Academic journal article Education & Treatment of Children

Collaboration with Families in the Functional Behavior Assessment of and Intervention for Severe Behavior Problems

Academic journal article Education & Treatment of Children

Collaboration with Families in the Functional Behavior Assessment of and Intervention for Severe Behavior Problems

Article excerpt

Abstract

To date, research on functional analysis and interventions has relied primarily on the use of highly-trained clinicians as therapists throughout assessment and intervention. However, an increasing number of research articles have reported collaborative efforts between parents and behavior analysts in the assessment and intervention of child behavior problems. There are several conceptual issues and considerations that must be addressed to make this process successful. The purpose of this article is to discuss these issues and considerations within the context of the published literature, as well as to identify areas for future research. We also offer suggestions regarding the collaboration between families and behavior analysts throughout the assessment and intervention process.

DESCRIPTORS: parents as therapists, functional analysis, problem behavior, positive behavioral support.

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In recent years, much has been written about the assessment of and intervention for severe problem behavior. In large part, this is due to the development of functional analysis as an assessment technology (Bijou,

Peterson, & Ault, 1968; Carr & Durand, 1985; Iwata, Dorsey, Slifer, Bauman, & Richman, 1982/1994). Although the development of functional analysis procedures has led to the increased use of positive, reinforcement-based intervention procedures for problem behavior (Mace, 1994), most published research on functional analysis and interventions based on functional analyses has been confined to clinical settings or to school settings with trained behavior analysts conducting assessment and intervention conditions. With the increasing behavioral challenges facing schools, families and communities, it may be wise for behavior analysts to more closely collaborate with teachers, family members, and other direct care staff so that behavioral principles become tools regularly used in schools and homes (Northup et al., 1994).

As functional analysis technology extends from controlled research contexts to schools, communities, and homes, important questions arise regarding effective collaboration throughout the assessment and intervention process. The purpose of this article is to discuss these issues within the context of the published literature. This paper focuses on the role of families in the functional analysis process; however, many of the issues discussed certainly apply to school and community contexts as well. First, we provide a brief overview of the functional behavior assessment process. (It should be noted that in this paper, we use the term "functional behavior assessment" as an umbrella term that encompasses interviews and other forms of indirect assessment, direct observations of problem behavior in the child's natural routine, and direct observations of problem behavior in analogue or experimental manipulations of environmental variables. We use the term "functional analysis" to refer only to direct observations of problem behavior in analogue or experimental manipulations of environmental variables, as described in Iwata et al. [1994/1982].) Next, we evaluate the conceptual and pragmatic issues surrounding the role of families in functional behavior assessment and intervention. We also identify areas of research needed to better understand how families of children with problem behaviors can best take advantage of behavioral technology. Finally, we discuss what roles may be most feasible for families and behavior analysts in functional behavior assessment and intervention.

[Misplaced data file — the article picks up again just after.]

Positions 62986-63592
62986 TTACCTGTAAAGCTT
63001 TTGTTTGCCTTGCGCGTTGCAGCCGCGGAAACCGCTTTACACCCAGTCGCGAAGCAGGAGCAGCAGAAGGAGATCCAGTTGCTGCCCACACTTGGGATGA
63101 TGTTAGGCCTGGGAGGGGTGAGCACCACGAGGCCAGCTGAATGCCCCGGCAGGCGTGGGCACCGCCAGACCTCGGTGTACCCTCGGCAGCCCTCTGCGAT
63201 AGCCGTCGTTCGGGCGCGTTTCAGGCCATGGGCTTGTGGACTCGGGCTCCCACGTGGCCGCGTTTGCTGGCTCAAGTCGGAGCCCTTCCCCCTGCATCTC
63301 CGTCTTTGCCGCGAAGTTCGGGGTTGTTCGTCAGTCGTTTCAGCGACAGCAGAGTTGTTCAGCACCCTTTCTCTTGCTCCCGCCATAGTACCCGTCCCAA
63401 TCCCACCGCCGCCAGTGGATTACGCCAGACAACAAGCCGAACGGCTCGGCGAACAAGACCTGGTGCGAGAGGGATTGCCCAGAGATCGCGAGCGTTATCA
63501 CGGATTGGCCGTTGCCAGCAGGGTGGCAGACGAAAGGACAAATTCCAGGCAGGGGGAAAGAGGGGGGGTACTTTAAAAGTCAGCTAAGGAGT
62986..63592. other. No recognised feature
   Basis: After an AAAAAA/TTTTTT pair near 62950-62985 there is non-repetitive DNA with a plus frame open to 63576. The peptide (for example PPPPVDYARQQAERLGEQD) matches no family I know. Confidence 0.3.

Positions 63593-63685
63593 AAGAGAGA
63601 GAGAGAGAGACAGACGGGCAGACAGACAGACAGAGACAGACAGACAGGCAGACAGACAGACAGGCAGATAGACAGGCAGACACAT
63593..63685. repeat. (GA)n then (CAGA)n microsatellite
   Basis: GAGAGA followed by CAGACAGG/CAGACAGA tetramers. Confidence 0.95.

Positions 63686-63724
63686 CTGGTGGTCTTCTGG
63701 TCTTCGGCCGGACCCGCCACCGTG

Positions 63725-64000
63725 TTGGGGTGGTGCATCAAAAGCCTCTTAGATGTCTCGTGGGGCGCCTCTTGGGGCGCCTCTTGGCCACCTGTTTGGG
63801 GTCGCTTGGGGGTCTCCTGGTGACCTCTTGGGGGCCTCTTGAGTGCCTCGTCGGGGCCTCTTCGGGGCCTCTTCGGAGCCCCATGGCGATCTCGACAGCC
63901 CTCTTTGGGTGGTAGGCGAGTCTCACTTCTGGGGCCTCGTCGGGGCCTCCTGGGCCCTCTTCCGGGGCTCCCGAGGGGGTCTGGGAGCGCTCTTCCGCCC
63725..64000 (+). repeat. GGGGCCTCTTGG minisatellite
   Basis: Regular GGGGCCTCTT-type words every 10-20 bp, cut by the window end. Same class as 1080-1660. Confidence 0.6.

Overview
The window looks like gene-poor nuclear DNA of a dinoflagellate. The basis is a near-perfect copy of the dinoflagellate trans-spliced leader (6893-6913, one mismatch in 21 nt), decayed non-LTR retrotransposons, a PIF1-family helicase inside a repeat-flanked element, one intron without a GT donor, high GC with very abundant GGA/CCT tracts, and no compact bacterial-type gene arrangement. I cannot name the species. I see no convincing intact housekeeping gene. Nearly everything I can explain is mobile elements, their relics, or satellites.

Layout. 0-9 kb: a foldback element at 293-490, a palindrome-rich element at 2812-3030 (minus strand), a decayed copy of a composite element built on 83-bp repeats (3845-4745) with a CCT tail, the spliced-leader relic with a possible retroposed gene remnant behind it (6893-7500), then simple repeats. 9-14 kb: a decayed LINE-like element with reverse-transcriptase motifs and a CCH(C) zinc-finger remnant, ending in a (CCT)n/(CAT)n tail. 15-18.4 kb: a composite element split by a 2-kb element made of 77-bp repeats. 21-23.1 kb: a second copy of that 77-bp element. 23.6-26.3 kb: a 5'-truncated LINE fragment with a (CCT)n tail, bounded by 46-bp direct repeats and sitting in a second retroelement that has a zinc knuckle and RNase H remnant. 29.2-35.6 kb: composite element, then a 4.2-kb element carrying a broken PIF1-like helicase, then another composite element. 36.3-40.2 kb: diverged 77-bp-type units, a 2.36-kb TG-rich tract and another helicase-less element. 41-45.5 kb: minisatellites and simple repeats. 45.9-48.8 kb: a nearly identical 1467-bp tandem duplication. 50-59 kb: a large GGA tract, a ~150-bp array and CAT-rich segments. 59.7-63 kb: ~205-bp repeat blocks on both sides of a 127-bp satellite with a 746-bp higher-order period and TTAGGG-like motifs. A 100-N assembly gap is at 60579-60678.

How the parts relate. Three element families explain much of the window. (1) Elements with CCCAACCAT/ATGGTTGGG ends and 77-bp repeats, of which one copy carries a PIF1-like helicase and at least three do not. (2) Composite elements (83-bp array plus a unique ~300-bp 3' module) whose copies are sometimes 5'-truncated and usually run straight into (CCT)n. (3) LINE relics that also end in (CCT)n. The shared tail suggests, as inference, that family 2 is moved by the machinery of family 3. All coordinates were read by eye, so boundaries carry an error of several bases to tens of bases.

Functional Behavior Assessment and Intervention

Functional behavior assessment is an umbrella term for an assessment methodology that allows one to identify specific environmental variables that are associated with the occurrence of problem behavior. Identifying the variables that increase or decrease problem behavior allows for the development of function-based interventions that manipulate the delivery of these variables to reduce problem behavior (Carr & Durand, 1985; Iwata, Vollmer, Zarcone, & Rogers,1993). …

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